Last year, they received a renewal form in the mail to fill out and return along with an updated photograph. They did not have to go anywhere for an evaluation, nor did it cost anything. Subsequently, they received new ID cards in the mail.

    My parents' experience with paratransit is very similar to yours with regard to scheduling, pick ups and returns, and costs. They can travel anywhere within a 20 mile radius for $2.25 each way, or $3 for distances more than 20 miles, which is much cheaper than calling a taxi. The strange thing is that it is usually a taxi that picks them up since they do not require a wheelchair accessible vehicle. Private taxi companies contract with paratransit, which is a government run program. All the drivers they've had have been very helpful, patient and kind.

    The program has been a wonderful thing for my elderly parents. The only drawback is the time involved, but that cannot be helped.
    Here is a link. http://www.asila.org/riding_access/g...igibility.html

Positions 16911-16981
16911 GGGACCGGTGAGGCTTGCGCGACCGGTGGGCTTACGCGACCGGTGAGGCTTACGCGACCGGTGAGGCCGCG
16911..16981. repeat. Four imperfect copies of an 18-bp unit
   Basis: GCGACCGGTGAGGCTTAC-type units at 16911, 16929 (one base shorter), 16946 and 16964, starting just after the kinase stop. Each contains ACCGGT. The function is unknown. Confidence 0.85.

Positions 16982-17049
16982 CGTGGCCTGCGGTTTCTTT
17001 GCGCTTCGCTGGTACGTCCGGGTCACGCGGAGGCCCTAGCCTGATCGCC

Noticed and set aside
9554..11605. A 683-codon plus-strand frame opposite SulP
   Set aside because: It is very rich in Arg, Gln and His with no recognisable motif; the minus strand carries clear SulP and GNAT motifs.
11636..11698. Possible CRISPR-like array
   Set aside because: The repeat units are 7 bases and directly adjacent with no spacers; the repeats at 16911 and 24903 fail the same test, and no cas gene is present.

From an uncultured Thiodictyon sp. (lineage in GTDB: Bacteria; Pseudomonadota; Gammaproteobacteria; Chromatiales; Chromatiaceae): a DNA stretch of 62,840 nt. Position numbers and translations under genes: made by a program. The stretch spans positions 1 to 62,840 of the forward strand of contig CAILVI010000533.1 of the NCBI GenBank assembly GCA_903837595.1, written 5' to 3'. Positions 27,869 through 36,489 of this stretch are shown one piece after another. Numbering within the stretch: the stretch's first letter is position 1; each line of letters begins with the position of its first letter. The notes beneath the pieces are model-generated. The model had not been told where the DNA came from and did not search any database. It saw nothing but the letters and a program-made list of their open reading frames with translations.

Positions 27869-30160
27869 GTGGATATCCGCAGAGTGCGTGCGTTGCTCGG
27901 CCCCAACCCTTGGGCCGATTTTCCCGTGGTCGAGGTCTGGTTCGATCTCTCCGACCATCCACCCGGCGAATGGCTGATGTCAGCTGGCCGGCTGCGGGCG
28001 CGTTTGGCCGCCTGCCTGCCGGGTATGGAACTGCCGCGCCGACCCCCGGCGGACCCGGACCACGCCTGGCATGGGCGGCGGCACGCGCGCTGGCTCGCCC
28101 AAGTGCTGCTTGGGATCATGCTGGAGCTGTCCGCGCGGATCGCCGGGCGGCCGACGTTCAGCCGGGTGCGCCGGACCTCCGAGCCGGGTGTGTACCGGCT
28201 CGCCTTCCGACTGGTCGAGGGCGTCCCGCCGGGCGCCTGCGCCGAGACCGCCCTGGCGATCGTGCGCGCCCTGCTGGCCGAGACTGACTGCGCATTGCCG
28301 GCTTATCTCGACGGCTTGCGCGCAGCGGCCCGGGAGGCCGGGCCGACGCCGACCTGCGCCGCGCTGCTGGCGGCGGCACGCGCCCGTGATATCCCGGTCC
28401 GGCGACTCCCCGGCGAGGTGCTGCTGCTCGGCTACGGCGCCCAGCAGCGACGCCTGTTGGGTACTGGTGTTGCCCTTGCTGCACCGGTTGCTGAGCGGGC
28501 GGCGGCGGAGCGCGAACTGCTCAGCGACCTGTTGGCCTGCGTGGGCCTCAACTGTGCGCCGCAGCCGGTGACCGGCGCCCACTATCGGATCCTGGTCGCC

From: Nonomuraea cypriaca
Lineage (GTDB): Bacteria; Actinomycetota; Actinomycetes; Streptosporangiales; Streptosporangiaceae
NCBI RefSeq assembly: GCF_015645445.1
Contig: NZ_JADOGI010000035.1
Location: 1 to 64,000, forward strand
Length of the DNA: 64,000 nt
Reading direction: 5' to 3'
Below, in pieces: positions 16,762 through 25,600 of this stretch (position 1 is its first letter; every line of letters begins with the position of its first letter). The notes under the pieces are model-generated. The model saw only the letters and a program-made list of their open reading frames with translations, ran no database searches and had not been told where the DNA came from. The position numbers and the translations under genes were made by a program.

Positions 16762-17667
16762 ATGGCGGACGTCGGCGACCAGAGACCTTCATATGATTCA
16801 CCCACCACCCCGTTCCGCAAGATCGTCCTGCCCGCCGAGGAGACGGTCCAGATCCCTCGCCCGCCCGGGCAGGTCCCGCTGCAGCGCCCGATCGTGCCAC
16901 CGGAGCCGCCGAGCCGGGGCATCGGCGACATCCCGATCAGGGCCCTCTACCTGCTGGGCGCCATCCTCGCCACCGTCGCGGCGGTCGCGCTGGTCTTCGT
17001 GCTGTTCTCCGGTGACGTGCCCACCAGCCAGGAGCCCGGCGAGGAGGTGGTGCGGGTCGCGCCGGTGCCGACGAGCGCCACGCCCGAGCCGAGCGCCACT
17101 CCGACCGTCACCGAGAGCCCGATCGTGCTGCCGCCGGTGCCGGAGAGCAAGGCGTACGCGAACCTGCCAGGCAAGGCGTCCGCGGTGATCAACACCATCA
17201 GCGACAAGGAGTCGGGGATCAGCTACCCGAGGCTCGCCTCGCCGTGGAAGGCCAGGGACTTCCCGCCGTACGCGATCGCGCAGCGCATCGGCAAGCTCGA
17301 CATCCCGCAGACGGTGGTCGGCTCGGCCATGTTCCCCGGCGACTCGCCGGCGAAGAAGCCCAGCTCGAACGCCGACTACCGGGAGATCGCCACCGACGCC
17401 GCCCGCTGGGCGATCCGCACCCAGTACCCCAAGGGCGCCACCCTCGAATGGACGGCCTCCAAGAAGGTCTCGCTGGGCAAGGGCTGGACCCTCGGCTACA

Happy travels,
    Joan

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    Distinguished Community Member renee's Avatar
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    Even though I drive I need special transit as backup.

    Riders are not bothered w/a functional ability assessment where I live-
    only recertification.
    A doctors letter seems to cover any questions.

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    I am so glad I am on this board. Even though I do not need this at this time, it is something that I probably would not have thought to check into when
    the time comes. I feel sure that as big as my home town is we would have something like this.
    Virginia

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    I live in a rural area where there is no public transportation, nor is there cab service. There IS a van that is wheelchair accessible -- anyone can call to order it -- at least 3 days ahead. If you are disabled, the cost is $5 for pick-up/delivery and 3 stops along a specific route; $10 for someone non-disabled. But there is no other requirement than you state that you are disabled...